Learn about barriers to market entry and local requirements, i.e., things to be aware of when entering the market for this country.
While trade liberalization has made it easier to import into Jamaica, some technical barriers, particularly sanitary and phyto-sanitary restrictions, remain. Jamaica is a member of the Caribbean Community (CARICOM) and the CARICOM Single Market and Economy (CSME). Some goods imported from outside CARICOM are subject to a common external tariff (CET). Goods certified to be of CARICOM origin tend to enjoy duty-free status and are not subject to customs duty. However, these and other goods may be subject to additional taxes in Jamaica, including a 15 percent General Consumption Tax (GCT), Customs Administrative Fee (CAF), Standards Compliance Fee (SCF), and/or Special Consumption Taxes (SCT) in Jamaica.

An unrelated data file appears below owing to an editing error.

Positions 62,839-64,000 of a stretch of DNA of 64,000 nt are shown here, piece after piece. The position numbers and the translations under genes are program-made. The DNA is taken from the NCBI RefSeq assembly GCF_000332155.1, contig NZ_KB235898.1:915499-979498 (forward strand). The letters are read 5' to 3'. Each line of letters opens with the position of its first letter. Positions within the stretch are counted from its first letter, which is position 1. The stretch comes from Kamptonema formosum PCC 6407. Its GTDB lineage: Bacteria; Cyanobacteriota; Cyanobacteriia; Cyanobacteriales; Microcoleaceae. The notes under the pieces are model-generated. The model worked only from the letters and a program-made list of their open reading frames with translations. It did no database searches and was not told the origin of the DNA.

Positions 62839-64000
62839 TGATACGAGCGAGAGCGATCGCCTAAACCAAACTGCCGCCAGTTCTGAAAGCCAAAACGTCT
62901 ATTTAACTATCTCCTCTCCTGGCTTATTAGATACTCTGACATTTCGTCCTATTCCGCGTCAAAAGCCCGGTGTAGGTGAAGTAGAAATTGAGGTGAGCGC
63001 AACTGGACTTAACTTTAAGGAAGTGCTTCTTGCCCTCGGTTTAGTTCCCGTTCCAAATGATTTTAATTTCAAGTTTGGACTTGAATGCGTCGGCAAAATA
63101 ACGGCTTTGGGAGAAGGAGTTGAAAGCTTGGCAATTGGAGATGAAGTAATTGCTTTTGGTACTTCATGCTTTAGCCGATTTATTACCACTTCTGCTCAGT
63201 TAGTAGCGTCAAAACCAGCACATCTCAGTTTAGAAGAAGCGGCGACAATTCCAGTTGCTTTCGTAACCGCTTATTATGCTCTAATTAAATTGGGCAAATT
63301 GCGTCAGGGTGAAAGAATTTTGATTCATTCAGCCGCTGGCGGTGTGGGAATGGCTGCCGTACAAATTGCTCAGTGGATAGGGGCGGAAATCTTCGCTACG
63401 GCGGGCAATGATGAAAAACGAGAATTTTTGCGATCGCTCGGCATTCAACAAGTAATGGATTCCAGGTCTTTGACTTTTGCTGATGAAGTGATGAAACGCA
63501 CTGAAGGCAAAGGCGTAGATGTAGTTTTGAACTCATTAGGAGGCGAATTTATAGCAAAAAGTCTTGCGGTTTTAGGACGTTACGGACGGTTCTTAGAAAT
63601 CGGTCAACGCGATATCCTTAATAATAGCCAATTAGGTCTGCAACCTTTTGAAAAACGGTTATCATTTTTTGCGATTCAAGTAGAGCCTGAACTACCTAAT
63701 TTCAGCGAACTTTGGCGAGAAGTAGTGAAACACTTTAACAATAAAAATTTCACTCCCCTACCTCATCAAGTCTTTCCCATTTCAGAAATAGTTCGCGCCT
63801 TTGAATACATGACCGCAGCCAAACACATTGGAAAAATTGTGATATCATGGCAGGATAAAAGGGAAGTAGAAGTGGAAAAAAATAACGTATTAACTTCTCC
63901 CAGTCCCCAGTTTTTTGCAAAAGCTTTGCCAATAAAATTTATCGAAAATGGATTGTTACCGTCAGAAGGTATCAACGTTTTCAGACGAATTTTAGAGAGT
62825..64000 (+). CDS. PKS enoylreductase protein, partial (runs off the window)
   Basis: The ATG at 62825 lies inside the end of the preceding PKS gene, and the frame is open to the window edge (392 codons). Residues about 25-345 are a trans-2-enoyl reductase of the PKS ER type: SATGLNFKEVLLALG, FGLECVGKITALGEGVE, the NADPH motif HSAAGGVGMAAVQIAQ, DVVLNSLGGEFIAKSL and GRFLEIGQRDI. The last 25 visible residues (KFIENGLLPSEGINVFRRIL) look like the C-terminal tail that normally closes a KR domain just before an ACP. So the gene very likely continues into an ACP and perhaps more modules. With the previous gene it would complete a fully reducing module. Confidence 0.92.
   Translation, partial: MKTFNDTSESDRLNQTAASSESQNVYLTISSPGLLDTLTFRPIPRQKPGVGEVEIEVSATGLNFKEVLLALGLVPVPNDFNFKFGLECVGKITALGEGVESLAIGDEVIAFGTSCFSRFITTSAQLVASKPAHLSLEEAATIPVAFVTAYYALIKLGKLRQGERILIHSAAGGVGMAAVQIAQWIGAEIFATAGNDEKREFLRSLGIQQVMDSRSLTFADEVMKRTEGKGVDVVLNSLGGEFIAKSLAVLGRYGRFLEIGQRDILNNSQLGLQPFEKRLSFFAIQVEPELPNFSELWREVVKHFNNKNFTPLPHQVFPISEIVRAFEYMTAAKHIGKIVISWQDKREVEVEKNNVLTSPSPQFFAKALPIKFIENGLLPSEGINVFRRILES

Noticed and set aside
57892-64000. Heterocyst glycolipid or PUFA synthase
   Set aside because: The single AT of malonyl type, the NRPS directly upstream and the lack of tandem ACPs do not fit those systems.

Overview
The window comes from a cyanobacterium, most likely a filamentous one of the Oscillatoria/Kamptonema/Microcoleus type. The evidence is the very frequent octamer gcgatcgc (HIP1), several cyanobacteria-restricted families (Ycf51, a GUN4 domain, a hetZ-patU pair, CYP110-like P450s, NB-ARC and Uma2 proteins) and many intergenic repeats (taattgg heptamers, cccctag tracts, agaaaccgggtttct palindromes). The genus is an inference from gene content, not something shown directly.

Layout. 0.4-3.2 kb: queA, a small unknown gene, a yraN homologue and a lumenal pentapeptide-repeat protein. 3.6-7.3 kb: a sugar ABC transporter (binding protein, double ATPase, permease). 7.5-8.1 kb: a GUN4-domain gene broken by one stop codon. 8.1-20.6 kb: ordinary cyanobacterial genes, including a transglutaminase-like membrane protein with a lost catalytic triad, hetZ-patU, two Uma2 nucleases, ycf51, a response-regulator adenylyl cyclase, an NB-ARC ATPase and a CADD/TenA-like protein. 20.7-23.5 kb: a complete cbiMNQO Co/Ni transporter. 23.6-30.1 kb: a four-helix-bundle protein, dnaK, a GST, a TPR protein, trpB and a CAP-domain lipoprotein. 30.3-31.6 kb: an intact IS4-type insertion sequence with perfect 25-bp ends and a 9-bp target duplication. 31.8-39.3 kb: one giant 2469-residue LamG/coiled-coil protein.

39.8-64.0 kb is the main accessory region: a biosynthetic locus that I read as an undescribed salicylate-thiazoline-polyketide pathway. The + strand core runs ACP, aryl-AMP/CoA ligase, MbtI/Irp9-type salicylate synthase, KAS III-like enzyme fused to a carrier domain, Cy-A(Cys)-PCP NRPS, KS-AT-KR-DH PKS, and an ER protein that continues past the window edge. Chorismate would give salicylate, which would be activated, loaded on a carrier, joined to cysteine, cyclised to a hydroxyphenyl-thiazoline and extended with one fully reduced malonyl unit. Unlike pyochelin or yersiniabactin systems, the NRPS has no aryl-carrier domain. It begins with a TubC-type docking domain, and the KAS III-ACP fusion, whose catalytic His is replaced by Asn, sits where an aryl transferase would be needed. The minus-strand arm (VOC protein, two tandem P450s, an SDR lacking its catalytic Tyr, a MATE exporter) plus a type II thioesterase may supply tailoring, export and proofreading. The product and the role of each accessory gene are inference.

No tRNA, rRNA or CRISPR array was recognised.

High electricity cost is also a major impediment for businesses, although Jamaica has modernized and diversified its generation infrastructure. The country has reduced its dependency on petroleum, shifting to LNG and renewables. In early 2020, the government issued its long-awaited Integrated Resource Plan (IRP), which proposed over 1.5 GW of new generation capacity by 2037. Renewable energy will account for almost 80 percent of the new capacity, with 400 MW to be implemented by 2024. This timeline has been impacted by the COVID-19 pandemic, with requests for proposals (RFP) expected later this year or by early 2023. Obtaining work permits for foreign workers can be burdensome, as employers are expected to describe efforts to recruit locally to prove the requisite skills do not exist in Jamaica. However, the Government of Jamaica (GOJ) does not readily have data available to determine if the requisite skills exist in Jamaica, sometimes delaying decision making.